China covers about 7% of the earth's land surface and encompasses a hugely diverse range of habitats. As a result, it boasts a rich and diverse avifauna, including some of the most spectacular and fascinating birds to be found anywhere in the world.
Building on the enormous popularity and reputation of the original A Field Guide to the Birds of China (2000), John MacKinnon's fully updated and refreshed work remains a truly comprehensive, taxonomically modern, fully illustrated, and authoritative field guide. 1484 bird species are richly illustrated in 164 annotated colour plates, which are closely integrated with up-to-date colour distribution maps, QR codes providing easy access to birdcalls, IUCN Red List status indicators and new, concise descriptions. These descriptions feature key observations as well as conveying crucial changes to species distributions resulting from climate change and landscape transformation.
Guide to the Birds of China will appeal to an international and growing audience of professional and amateur ornithologists and birding enthusiasts, academic researchers and students, wildlife photographers, and conservationists.
Introduction to the Region
A Brief History of Ornithology in China
Practical Tips for Birdwatching
Anatomy and Plumage of a Bird
Glossary of Terms Used
Species Descriptions, Maps and Plates
John MacKinnon is an honorary Professor at the Durrell Institute of Conservation and Ecology at the University of Kent in Canterbury, UK. He has spent many years in China working on a variety of conservation projects for WWF, World Bank, European Union, and UNDP. He has written many papers, reports and several books on Chinese biodiversity plus several books on Asian birds. John's interests range into mammals and butterflies, photography and film-making. His wife Lu Hefen (Monica) has helped widely in the translation and organization of the production and his daughter Annie is an artist who has provided several plates for the book.
The late Karen Phillipps (1948-2020) was born in SE Asia and had a long track record of illustrating books on birds, mammals, and even plants of China and SE Asia. Her interpretations of wildlife are much loved and encouraged and inspired so many readers to become actively involved in appreciating and watching their local fauna. More than 1000 of Karen's paintings are featured in this book.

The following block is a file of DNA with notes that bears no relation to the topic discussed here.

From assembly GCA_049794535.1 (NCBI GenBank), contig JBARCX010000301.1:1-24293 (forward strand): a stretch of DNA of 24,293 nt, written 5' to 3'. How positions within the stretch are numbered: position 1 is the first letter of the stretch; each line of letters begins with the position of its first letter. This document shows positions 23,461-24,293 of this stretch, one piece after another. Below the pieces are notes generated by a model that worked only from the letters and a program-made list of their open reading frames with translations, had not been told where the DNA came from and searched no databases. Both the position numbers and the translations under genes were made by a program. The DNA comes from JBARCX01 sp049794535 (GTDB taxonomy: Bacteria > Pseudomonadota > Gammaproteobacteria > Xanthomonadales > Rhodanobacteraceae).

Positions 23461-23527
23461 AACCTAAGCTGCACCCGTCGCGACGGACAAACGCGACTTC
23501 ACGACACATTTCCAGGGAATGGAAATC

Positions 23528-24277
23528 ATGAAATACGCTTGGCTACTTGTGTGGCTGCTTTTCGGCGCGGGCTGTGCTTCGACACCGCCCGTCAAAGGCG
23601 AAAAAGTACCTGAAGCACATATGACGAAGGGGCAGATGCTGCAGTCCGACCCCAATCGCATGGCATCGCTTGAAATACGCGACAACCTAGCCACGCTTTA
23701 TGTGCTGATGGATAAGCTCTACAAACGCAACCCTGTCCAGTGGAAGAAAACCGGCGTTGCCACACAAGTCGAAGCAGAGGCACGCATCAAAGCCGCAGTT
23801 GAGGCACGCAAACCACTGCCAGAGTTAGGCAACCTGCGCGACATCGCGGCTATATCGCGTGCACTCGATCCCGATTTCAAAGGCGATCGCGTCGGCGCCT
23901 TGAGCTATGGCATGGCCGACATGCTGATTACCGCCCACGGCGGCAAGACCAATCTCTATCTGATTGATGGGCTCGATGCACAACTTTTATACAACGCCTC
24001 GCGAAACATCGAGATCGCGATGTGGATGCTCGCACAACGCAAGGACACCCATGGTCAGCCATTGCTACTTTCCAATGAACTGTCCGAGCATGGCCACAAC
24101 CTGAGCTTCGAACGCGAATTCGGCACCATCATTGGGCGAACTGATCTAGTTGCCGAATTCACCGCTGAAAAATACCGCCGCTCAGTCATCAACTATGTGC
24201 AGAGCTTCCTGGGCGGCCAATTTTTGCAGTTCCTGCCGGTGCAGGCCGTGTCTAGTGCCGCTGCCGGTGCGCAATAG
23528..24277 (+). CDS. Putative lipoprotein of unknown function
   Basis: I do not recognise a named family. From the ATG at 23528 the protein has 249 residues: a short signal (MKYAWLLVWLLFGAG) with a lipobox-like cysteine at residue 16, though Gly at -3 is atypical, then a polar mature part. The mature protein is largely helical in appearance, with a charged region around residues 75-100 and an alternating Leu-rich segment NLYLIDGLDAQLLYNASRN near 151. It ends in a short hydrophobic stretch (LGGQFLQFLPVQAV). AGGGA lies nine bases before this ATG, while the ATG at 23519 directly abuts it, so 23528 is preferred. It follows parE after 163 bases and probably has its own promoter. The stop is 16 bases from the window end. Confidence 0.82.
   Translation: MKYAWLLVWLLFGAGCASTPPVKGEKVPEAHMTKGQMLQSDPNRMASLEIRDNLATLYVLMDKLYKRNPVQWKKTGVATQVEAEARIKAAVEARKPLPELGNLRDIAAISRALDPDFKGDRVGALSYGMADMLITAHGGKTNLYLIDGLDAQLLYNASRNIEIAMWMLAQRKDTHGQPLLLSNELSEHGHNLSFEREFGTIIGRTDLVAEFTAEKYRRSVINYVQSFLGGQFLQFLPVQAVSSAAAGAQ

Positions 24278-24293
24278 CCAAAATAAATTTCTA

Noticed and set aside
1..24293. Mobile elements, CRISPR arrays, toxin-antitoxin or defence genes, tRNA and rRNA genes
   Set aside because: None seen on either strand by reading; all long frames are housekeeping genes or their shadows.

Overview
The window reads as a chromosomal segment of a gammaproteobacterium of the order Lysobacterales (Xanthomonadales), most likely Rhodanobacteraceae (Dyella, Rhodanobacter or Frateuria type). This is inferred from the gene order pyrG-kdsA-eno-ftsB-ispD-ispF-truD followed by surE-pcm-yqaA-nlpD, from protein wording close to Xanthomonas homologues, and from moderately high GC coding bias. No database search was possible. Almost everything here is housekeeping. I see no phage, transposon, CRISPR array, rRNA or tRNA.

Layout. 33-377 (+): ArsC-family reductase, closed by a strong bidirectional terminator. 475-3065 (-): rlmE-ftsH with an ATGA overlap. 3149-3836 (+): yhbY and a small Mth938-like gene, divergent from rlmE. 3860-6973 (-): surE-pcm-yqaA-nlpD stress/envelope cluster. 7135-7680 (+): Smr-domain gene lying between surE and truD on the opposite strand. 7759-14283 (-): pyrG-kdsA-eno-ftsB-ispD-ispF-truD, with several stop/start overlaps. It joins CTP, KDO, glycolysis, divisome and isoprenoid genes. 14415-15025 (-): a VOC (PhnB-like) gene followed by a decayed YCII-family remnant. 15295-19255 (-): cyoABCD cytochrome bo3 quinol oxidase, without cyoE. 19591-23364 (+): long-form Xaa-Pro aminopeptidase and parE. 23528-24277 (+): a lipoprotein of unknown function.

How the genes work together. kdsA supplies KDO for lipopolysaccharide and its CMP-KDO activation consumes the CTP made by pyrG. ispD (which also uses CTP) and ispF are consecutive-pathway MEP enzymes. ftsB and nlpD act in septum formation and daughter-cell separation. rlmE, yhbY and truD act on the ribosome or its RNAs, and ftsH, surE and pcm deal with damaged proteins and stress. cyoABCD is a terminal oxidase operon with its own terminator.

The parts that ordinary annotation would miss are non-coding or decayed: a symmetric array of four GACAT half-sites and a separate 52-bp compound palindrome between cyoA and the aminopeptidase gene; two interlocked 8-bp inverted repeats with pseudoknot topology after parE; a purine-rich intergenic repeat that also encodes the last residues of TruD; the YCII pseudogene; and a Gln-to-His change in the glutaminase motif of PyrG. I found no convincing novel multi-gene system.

Additional artwork has been provided by a total of seven new artists for this book. Yang Xiao Nong has painted the difficult leaf warblers, harriers, and some thrushes; Liu Li Hua has tackled some of the tricky wren babblers and warblers; Xiao Yao has contributed the rosefinches and Yuhinas with Gao Zhi; Gao Chang completed many gap species in several families; Lan Jian Jun contributed many water-birds and shorebirds whilst Annie MacKinnon added new woodpeckers, bulbuls and tits.
Review of the first edition:
"This field guide has been long awaited by the growing number of birders visiting China. By including in one volume all the species – complete with distribution maps – recorded in this vast country, it represents a huge step forward. It is the first complete, taxonomically up-to-date and fully illustrated guide to the birds of China published in English [...] The initial chapters include an introduction to the region, with a revealing section on birds in the local economy and culture. [...] Next come the 128 all-important colour plates, which have distribution maps opposite – an arrangement which I like. [...] The species accounts cover nomenclature, descriptions, voice, range (global), distribution and status (within region) and habits, and occupy 500 pages. Finally, there are appendices which include lists of endangered and protected species, and endemic and limited-distribution species. [...] This book is a major achievement and an invaluable conservation tool."